I’ve been incredibly interested, since day one of knowing that such things existed, of making a Podcast. I’ve even done it, multiple times. Usually with pal and cohort in crime, Bob. First we did the Epic Dwarven Blogger Elite (https://epicdwarvenblogger.wordpress.com/tag/podcast/) Podcast, where we basically talked World of Warcraft with guests and the mechanics of leveling hunters and such. Then we did Spoiler! A Book Review Podcast, where we read books, gave you a complete synopsis and then our reviews. And then I was working on the DW Radio Show, a podcast that’s goal was to provide authors with marketing information (like there aren’t a ton of those out there already) and author interviews (ditto).
There are a few things to consider when making a podcast, and any of these three could lead to you shutting your doors.
The first is hosting. A lot of websites offer hosting for free (but limited to a set number of hours of recorded material), and a ton more offer hosting options that cost. In the past, I wasn’t a fan of paying for hosting, but I did anyway because the alternative was a little more difficult. In recent years (DW Radio) I was using SoundCloud but they have a limited number of hours. Even more recently, I’ve discovered that I can use my own website to host the podcast, or any podcast, and in the future that might be what I decide to do. Most importantly, whether you pay for it or not, you’re going to want your hosting to be simple and unlimited. That way you’re never concerned about if a show runs over. That limited space also acts as an expiration date on your show, too, and you probably won’t want that if you’re having fun working on your show. Wherever you host it, that’s where you’ll get the RSS feed that will direct people to your show. (if it’s your blog, be sure to give a show-specific tag so that you can generate an RSS feed to provide to iTunes and all those fun podcast places)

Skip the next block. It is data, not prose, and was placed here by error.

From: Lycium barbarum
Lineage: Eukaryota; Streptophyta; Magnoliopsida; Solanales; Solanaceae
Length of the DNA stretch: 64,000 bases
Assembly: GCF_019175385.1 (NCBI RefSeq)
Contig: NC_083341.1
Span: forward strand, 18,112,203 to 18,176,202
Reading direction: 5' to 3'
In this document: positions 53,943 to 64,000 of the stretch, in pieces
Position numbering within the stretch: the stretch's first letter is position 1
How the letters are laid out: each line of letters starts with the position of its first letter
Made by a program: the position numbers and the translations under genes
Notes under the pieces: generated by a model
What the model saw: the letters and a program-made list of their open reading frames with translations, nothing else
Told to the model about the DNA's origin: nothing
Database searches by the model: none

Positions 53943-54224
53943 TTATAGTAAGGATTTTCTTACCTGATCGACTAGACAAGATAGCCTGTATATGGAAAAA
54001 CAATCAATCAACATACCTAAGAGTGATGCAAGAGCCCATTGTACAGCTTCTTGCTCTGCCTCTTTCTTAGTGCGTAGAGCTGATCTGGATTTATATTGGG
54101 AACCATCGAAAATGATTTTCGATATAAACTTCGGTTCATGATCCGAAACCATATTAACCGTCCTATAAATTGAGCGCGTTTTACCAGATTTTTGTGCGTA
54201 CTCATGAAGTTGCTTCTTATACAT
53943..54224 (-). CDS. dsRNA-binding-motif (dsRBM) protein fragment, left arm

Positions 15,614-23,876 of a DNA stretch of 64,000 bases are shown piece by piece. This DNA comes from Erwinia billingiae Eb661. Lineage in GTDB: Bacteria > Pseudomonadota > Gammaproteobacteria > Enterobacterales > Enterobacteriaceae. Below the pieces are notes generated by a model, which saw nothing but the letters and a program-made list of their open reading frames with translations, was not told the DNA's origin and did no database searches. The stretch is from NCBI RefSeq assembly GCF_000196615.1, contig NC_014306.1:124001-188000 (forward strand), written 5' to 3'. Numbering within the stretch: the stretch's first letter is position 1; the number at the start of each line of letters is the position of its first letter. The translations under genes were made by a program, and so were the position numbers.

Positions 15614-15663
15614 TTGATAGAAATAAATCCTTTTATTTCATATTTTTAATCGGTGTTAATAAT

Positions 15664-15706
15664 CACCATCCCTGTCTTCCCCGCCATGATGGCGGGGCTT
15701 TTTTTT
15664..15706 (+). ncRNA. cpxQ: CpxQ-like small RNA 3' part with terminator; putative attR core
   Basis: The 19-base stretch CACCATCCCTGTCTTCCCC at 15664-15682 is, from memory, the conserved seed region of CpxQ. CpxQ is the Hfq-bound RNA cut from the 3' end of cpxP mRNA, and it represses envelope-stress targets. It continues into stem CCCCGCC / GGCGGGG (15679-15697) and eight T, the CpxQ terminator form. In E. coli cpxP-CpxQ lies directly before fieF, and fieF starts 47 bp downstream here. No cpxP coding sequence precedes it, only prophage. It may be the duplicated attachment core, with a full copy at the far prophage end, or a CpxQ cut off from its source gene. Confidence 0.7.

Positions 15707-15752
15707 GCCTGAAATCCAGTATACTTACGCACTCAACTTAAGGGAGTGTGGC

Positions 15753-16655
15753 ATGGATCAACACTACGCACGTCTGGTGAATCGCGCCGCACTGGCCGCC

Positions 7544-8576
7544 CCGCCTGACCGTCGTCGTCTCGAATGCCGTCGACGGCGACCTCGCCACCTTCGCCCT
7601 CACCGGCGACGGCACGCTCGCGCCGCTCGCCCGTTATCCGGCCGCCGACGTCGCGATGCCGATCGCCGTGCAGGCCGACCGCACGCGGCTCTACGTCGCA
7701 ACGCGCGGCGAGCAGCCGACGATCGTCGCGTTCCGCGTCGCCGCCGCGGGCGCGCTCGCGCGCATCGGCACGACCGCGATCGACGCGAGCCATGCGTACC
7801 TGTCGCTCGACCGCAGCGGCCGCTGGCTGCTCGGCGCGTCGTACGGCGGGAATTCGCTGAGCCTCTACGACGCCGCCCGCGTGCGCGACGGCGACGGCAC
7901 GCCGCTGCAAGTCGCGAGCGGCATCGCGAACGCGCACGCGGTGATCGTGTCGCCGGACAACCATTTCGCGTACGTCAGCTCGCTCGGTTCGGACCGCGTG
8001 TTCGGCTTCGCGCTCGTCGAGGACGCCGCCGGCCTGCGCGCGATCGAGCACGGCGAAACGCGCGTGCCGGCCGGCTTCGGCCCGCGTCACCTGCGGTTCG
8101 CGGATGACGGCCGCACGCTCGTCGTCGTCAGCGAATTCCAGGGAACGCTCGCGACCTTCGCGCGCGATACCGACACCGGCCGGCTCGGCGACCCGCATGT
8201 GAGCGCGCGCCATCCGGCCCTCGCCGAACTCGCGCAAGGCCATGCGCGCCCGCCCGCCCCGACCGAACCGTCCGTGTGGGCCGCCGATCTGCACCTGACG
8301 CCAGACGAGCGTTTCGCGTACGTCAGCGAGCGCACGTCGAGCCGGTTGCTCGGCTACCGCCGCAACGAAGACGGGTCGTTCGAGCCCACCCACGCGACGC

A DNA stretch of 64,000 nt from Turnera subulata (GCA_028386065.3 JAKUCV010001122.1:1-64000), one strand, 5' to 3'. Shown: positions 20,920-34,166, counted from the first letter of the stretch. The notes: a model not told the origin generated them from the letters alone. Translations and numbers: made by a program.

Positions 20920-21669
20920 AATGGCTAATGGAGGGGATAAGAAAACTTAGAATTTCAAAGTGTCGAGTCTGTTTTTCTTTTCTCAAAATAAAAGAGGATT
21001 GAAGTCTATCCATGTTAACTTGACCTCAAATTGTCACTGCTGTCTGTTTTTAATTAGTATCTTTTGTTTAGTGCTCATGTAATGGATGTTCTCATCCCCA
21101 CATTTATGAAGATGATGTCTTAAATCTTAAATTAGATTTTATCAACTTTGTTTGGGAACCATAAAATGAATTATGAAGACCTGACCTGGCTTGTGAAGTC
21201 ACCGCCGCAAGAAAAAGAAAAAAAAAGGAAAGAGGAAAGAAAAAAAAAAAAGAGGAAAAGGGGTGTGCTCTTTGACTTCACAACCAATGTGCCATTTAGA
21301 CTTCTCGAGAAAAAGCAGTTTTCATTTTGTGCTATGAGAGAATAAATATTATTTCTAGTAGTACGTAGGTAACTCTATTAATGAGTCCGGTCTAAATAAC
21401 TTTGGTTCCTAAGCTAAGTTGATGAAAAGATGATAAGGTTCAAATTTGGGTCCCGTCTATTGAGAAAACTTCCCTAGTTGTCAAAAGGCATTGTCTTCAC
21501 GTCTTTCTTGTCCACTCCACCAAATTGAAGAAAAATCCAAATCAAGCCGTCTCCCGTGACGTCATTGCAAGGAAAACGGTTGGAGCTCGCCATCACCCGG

Another thing to consider is the people you work with. A lot of shows are just one person, and those aren’t a lot of fun. So, if you decide to work with more people (ie: cohosts, podcast networks, audio editors, whoever) make sure, without a doubt, that they are either working for you or are at least aligned 100% with your vision. When Bob and I did the Epic Dwarven Blogger Elite show, we started off with a simple idea that was a blast for us, but we were blinded by an offer for unlimited free hosting of the show. The company wanted us to record the show live (never did that before, we like editing), if the show started to get boring to them (which was all the time, since they aren’t WoW fans) they would interupt us, very randomly, with their own guests who would cuss (not something we did on the show) or verbally disrupt our guests by asking them topics not related to the show, and they would write us scathing emails if viewership was down. That isn’t someone we should have worked with. They drained our spirit and took something fun from us and turned it into work. I loved playing WoW, and while it doesn’t hold interest in me today, it was that relationship that was directly responsible for me quitting the game.